The JC Higgins Model 20 is actually a High Standard shotgun design that Sears had a monopoly on selling until Sears dropped High Standard and went to Winchester for shotguns around 1961. [Sears had controlling interest in High Standard for most of the 50s.]

A High Standard Flite King Model 10 [key is flite king, there is a bullpup model 10 also] is the closest to the JC Higgins Model 20. The HS Model 200 is more like the JC Higgins 583.2004, but is still a little different.

Here is a link to original manuals of Sears Shotguns by High Standard:
https://www.histandard.info/manuals/sears/pashotguns/index.html.


Questions if anyone can help:

1) I got more than a few stovepipes, but I took the bolt apart, and detailed the entire thing, springs, firing pin, channel, pins, ejector and extractor — everything.

— Are there newer current production extractors/ejectors that will fit into the channels of the Model 20's bolt?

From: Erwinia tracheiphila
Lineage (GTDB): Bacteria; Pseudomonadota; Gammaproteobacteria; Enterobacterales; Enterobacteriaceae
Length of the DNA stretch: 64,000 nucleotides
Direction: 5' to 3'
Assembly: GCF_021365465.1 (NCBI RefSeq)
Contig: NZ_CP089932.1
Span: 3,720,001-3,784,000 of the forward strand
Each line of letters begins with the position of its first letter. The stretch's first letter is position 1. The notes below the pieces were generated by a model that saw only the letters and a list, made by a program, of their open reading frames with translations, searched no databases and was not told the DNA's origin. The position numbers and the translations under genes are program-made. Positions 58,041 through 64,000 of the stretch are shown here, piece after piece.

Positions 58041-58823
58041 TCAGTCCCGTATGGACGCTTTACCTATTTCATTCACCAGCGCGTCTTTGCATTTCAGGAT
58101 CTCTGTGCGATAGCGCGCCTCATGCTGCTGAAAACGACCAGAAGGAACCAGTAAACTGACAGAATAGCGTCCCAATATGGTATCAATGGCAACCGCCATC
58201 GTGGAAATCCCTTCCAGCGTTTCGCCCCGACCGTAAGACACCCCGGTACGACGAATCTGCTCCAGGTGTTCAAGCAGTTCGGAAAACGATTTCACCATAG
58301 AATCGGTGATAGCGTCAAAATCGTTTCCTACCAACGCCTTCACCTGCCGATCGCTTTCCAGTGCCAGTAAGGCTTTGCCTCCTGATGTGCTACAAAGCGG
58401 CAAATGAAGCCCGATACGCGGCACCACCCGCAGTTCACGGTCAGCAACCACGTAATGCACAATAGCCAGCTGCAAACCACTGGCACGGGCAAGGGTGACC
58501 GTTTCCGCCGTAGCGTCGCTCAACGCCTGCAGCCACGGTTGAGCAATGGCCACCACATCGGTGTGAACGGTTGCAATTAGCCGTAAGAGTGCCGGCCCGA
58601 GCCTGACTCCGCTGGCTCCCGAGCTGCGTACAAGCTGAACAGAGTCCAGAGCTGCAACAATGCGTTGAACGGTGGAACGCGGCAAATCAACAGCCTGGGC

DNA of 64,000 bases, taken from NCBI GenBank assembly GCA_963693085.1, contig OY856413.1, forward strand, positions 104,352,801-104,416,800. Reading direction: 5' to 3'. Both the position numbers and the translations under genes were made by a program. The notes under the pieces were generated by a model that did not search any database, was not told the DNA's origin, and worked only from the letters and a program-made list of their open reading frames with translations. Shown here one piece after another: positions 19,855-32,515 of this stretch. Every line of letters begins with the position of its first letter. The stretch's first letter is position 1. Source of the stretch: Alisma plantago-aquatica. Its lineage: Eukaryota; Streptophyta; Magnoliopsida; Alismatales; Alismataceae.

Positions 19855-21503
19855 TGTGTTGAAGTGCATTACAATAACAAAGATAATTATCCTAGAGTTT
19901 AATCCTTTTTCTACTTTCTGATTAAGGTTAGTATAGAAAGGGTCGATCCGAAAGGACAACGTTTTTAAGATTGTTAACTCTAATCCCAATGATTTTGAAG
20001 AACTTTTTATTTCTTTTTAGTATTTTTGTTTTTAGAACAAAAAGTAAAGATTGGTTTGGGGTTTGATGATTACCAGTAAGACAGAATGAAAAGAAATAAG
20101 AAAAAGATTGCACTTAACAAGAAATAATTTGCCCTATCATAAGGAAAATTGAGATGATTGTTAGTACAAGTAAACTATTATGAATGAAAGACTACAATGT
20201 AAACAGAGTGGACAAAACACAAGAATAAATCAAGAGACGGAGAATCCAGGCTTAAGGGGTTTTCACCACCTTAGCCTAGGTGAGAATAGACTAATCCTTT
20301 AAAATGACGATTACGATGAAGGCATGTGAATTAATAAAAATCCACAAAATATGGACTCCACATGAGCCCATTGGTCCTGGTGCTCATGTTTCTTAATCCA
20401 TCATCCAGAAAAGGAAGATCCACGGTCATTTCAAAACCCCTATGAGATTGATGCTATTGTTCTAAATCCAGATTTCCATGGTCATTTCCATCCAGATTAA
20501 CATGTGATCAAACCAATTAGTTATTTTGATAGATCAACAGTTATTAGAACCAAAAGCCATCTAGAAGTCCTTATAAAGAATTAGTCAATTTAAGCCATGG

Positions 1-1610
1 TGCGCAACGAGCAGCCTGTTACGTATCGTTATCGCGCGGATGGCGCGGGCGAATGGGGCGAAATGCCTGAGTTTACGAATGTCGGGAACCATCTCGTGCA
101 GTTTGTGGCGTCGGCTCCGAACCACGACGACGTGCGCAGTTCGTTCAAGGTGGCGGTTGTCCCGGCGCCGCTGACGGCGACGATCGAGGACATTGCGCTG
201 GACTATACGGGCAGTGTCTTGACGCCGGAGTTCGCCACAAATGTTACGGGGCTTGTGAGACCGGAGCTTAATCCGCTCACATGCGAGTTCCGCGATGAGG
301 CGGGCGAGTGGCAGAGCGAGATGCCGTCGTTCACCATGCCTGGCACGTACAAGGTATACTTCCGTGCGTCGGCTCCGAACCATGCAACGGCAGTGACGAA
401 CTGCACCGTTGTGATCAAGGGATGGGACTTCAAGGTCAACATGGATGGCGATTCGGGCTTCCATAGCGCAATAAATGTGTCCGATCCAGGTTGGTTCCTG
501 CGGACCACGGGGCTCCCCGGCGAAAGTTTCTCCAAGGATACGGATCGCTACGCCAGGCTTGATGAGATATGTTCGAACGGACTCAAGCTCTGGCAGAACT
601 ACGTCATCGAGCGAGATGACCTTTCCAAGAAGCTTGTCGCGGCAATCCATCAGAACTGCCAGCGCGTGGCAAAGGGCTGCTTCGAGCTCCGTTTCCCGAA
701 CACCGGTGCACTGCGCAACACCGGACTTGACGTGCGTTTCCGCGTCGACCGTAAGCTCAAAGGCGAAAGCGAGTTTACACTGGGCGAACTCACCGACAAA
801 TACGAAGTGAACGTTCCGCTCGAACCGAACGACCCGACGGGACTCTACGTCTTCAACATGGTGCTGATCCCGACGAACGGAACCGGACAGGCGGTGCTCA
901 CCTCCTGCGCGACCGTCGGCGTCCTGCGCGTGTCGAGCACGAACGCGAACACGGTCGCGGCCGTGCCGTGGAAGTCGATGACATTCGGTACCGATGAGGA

I don't believe anyone has anything new. However, you can find parts on ebay and gunbroker at times. Also, you can find parts at Numrich gun parts. Watch for Either JC Higgins or High Standard, but be aware that the later high standards used an Exjector, instead of a screw in ejector

2) The barrel on my model 20 was cut at some point — professionally. Is the barrel thickness adequate to have a gunsmith tap and thread the muzzle for modern chokes? — Or should I just leave it as is?

It depends on the dimensions, as in ID vs OD. If there is at least .030" difference, then someone can probably thread it with thin wall chokes at least. I believe OD needs to be over .827 for thin wall, with .840 for Invector/Win/Moss, and something like .850 for RemChoke. But, that is off the cuff from documents I read long ago.

3) I absolutely LOVE the color and finish on this gun. The wood is in decent shape, minus a deep scratch on the rear left side of the buttstock. — Does anyone know what J.C. Higgins would have finished the forend and stock with in the 1950'S?